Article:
Highlights on Day 1 included a presentation by Deputy Director Paul Armentano entitled, “We Don’t Know Enough About Cannabis? Think Again,” where he acknowledged that there are now more scientific studies and papers available specific to cannabis than most other conventional therapeutics.

    John Hudak, deputy director of the Center for Effective Public Management at The Brookings Institute discussed the successes we have seen from Colorado and the other pioneering states that have regulated marijuana for adult use.

    Attendees also heard from Queens College professor Harry Levine and investigator Loren Siegel, who highlighted the continuing racial disparities in marijuana law enforcement — a disparity that continues to exist even in jurisdictions that have regulated cannabis-related activities. Their presentations were a stark reminder that even as we celebrate or successes, there is still plenty of work left to do.

    A summary of many of the day’s presentations is online here.

    awardFinally, in one of the more notable events of the day Eleanora Kennedy and Anna Kennedy Safir awarded longtime NORML Legal Committee member Gerald H. Goldstein with the first annual Michael John Kennedy Social Justice Award.

    Events continued Monday night at the historic O St. Mansion where attendees gathered for drinks and hors d’oeuvres. NORML hosted our 2016 award ceremony, highlighting various attendees for their extraordinary activism, and political and cultural leadership in the field of marijuana and marijuana policy reform. Award recipients included:

    • Outstanding Chapter Award to Norm Kent on behalf of Florida NORML
    • Student Activist Award to Chris Thompson, Purdue NORML
    • Lester Grinspoon Award to Harry Levine and Loren Siegel
    • Hunter S. Thompson Award to Bruce Barcott, Leafly
    • Pauline Sabin Award to Pam Novy, Virginia NORML
    • Peter McWilliams Award to Ken Wolski, Coalition for Medical Marijuana – NJ
    • Outstanding Cannabist Activist Award to Kevin Oliver, Washington NORML

    On Tuesday attendees convened on Capitol Hill for a full day of lobbying. In the morning, attendees heard words of encouragement from five distinguished members of Congress: Reps. Sam Farr, Earl Blumenauer, Jared Polis, Suzan DelBene, and Dana Rohrabacher. Congressman Farr (D-CA), who is the co-sponsor of legislation protecting statewide medical marijuana programs from federal interference, will be retiring this year so it was a privilege for our lobby group to hear from him.

    NORML awarded Congressman Blumenauer (D-OR) our 2016 Lifetime Achievement Award for his continued leadership and focus on marijuana law reform throughout his career. Keith Stroup, NORML’s founder and legal counsel, spoke of the Congressman’s first days as a legislator in the Oregon State House of Representatives where he sponsored the state’s 1973 decriminalization law. Ever since then Congressman Blumenauer has continued to support our issue. Just last week, the U.S. House of Representatives approved an amendment sponsored by the Congressman providing V.A. physicians the ability to discuss and recommend medical marijuana to U.S. veterans.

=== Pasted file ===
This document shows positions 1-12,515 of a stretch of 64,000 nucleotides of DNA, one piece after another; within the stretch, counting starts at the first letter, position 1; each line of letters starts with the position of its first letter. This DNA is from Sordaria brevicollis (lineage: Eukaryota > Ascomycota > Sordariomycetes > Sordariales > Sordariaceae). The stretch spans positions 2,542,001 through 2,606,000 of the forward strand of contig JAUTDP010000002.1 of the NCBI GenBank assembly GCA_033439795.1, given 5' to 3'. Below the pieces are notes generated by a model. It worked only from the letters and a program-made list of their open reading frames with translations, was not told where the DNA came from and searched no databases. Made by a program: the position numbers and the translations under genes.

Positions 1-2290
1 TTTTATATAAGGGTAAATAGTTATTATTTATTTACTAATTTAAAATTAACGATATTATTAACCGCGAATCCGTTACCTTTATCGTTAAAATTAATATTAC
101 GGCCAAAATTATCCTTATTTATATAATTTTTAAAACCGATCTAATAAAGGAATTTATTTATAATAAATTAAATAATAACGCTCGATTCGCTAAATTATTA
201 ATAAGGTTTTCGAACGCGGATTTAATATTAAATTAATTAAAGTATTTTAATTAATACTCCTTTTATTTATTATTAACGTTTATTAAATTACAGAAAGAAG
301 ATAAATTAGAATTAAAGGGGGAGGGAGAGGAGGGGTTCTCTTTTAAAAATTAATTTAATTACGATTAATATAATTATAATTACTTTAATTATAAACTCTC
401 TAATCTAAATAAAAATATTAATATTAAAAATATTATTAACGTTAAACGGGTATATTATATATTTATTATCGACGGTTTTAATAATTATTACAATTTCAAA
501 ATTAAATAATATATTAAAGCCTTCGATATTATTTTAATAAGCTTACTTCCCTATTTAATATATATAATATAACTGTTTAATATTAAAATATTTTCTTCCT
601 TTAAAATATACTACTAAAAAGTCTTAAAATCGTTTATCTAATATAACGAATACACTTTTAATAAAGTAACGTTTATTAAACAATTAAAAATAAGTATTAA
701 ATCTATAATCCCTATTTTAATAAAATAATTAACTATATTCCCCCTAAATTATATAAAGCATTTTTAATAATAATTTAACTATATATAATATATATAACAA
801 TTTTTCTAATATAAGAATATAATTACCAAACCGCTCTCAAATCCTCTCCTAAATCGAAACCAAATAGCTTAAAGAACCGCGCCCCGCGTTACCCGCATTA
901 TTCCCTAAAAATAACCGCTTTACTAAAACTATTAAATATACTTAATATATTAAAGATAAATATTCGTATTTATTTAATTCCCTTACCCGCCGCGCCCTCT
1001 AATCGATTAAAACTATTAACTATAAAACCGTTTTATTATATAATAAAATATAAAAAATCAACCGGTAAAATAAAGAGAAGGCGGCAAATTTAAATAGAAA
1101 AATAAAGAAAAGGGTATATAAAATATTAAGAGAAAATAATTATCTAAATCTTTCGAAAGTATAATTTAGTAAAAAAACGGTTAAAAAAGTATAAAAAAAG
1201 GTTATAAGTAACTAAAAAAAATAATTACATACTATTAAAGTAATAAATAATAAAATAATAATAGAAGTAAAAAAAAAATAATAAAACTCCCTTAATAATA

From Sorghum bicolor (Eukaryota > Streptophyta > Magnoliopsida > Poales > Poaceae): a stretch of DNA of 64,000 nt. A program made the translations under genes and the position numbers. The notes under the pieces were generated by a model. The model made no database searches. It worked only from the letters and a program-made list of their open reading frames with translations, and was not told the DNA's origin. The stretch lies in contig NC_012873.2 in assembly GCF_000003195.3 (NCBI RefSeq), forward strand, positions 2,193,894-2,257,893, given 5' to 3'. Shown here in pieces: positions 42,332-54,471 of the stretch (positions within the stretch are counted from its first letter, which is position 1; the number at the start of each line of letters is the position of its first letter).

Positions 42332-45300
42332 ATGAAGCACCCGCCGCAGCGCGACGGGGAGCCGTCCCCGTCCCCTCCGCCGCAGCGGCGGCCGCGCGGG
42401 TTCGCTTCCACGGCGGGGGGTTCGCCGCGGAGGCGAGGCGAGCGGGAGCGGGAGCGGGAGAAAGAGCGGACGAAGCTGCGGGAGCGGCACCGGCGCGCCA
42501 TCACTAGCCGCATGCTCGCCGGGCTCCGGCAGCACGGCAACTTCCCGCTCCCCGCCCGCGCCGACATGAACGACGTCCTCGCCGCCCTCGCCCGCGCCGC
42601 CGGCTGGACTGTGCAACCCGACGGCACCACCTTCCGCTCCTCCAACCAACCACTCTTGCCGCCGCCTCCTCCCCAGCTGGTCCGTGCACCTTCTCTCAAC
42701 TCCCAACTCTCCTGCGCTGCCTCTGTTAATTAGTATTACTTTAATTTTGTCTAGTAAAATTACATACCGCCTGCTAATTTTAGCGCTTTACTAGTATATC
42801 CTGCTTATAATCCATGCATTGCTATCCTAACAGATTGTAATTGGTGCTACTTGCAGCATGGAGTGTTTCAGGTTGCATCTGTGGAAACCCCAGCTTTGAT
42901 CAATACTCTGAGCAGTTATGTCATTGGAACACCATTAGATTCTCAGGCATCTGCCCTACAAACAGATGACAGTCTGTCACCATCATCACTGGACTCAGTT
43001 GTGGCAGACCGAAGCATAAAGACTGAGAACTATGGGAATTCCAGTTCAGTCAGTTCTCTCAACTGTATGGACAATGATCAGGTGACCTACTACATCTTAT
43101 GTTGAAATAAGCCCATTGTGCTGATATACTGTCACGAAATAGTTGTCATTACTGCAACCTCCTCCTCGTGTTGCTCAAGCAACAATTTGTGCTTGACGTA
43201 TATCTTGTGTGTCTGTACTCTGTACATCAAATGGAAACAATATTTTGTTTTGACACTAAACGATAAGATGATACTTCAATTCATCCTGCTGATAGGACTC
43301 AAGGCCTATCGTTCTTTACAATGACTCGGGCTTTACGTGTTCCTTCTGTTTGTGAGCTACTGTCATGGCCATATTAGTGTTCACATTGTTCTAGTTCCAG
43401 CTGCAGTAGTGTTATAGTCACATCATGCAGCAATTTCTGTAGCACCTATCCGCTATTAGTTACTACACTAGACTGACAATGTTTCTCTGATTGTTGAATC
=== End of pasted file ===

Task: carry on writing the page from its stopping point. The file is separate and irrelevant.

Congressman Polis (D-CO) and Congresswoman DelBene (D-WA) encouraged attendees to continue their advocacy work. Congressman Polis is chief sponsor of the Regulate Marijuana Like Alcohol Act, legislation to to permit states to establish their own marijuana regulatory policies free from federal interference. Congresswoman DelBene is chief sponsor of the SMART Enforcement Act, legislation to make the US federal Controlled Substances Act inapplicable with respect to states that have legalized and regulated marijuana in a manner that addresses key federal priorities.

    rohrabacherWrapping up the morning reception, Congressman Dana Rohrabacher (R-CA) made news when he acknowledged successfully using a topical marijuana treatment for his shoulder arthritis. His admission marked quite possibly the first time ever a sitting member of Congress has admitted using marijuana while serving in office! Congressman Rohrabacher is one of our most valuable leaders at the federal level and NORML wishes to thank him for not only addressing our group but for sharing with us his candid and personal testimony. You can listen to the archived audio from NORML’s Capitol Hill reception here.

    Throughout the three day event, attendees were able to network with fellow activists, learn from leaders in the reform movement, and relax with some of best locally grown marijuana in Washington D.C. NORML would like to thank those of you who attended and contributed to this successful event and we look forward to seeing you all again next year.